Almost more than with the volcano, I am fascinated with volcanologists. None are volcanic. The guild is admirably impassive. The distance with their object of study, the renunciation of all mimesis, brutally differentiates them from our political scientists, those scientists of partisan argumentation. If volcanologists had the same relationship with volcanoes that political scientists had with politics, they would be throwing fire from their mouths like fakirs.

Among all of them, a volcanologist spoke shortly after the eruption with a coldness and a parsimony that seemed Juan Rulfo in the interview of Soler Serrano. You had to get the sentences out with a corkscrew. His answers were short but accurate, and a silence always lingered until the next question that was loaded with disturbing lava: that transparent lava from the voids on TV.

Among the things he said, the best was this: “It was manual. The volcano has done what it had to do.” Here the satisfaction of the specialist with the lack of predictability of his subject is appreciated. The volcano obedient to what the volcanologist had studied. The volcano, after all, following what volcanoes have always done.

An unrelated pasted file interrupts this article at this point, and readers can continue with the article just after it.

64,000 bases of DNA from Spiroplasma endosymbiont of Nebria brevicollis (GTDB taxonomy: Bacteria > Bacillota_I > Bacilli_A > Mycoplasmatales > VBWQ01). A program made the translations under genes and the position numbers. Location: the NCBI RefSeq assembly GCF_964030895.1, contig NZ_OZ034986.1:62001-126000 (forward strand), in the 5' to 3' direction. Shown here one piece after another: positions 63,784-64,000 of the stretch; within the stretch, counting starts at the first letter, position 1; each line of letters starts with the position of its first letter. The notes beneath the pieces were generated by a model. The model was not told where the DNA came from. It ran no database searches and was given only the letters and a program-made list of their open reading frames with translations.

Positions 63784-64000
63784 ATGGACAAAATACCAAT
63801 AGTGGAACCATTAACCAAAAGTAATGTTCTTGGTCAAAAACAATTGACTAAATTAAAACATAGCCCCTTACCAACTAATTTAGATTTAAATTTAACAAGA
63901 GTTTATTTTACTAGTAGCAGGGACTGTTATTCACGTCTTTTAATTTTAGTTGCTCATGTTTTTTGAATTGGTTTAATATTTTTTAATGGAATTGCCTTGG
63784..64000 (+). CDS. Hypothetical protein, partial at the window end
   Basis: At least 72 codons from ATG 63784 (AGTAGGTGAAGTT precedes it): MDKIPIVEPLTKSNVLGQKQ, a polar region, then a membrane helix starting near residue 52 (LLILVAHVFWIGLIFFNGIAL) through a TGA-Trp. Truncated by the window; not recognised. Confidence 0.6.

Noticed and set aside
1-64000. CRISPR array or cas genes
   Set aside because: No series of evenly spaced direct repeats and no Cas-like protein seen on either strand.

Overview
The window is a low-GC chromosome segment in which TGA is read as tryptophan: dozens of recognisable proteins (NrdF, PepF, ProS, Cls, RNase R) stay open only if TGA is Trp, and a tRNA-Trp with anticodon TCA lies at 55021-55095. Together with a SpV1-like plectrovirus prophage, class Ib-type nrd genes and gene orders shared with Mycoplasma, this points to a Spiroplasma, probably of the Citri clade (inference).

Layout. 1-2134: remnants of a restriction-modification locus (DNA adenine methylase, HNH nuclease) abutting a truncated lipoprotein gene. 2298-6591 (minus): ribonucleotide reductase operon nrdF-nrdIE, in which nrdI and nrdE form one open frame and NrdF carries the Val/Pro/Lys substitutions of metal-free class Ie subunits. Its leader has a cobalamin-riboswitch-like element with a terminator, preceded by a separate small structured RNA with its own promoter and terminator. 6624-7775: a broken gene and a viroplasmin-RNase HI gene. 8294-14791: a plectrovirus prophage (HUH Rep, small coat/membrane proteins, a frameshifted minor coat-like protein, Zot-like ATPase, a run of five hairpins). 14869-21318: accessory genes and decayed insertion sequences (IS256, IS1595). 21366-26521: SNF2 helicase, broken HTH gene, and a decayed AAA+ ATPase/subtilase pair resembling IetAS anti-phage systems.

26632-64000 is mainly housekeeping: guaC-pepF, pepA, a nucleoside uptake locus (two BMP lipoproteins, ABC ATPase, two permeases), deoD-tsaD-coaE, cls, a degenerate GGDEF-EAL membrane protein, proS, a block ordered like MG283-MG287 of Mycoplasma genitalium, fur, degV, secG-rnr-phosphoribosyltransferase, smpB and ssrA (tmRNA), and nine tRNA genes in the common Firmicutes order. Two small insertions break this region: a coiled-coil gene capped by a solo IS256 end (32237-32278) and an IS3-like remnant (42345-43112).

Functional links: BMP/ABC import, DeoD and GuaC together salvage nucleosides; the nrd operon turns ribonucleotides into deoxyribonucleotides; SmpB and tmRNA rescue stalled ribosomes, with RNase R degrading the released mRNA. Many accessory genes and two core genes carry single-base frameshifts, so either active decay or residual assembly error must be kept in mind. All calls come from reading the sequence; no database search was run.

Another volcanologist said a simile that won me over: “What comes out is like the head of a cycling peloton, it is not known how many are coming after.” That relationship between cyclists and mountains, even if they are volcanoes. In the Giro, Vesuvius was climbed, which was beautiful. He also said: “Lava moves at the pace of a person.” And I imagined a fire pet; giant, naturally, and ruthless to its master.

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I do not forget the victims, those people who have lost everything, like those who had to leave their town because it was flooded by a swamp. This time it has been a burning swamp, and no time to move. What happens is that reality is unbearably multiple. The devastation is compatible with the show. The end of the world as a work of art, titled a book Argullol.

We will all lose everything one day, and the Earth will lose the human being. And the universe will lose Earth. Perhaps the impassiveness of volcanologists is due to this long-time gaze, in which they already give everything for lost.

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